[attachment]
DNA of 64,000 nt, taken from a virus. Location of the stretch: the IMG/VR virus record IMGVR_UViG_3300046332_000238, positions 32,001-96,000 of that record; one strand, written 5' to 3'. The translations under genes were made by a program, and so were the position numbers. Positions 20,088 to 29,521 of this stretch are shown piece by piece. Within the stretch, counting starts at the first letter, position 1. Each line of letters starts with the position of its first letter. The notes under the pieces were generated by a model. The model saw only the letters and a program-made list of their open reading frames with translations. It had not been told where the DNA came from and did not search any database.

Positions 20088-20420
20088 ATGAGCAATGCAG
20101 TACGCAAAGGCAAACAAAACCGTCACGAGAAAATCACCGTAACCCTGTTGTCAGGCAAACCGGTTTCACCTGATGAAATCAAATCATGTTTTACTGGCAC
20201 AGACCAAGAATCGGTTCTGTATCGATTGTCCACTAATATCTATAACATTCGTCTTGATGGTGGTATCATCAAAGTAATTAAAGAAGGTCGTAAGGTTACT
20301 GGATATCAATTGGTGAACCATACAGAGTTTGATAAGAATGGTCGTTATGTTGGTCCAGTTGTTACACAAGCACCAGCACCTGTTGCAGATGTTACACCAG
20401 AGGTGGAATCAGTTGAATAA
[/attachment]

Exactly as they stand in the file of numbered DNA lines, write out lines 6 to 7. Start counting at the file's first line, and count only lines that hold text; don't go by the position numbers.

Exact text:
20301 GGATATCAATTGGTGAACCATACAGAGTTTGATAAGAATGGTCGTTATGTTGGTCCAGTTGTTACACAAGCACCAGCACCTGTTGCAGATGTTACACCAG
20401 AGGTGGAATCAGTTGAATAA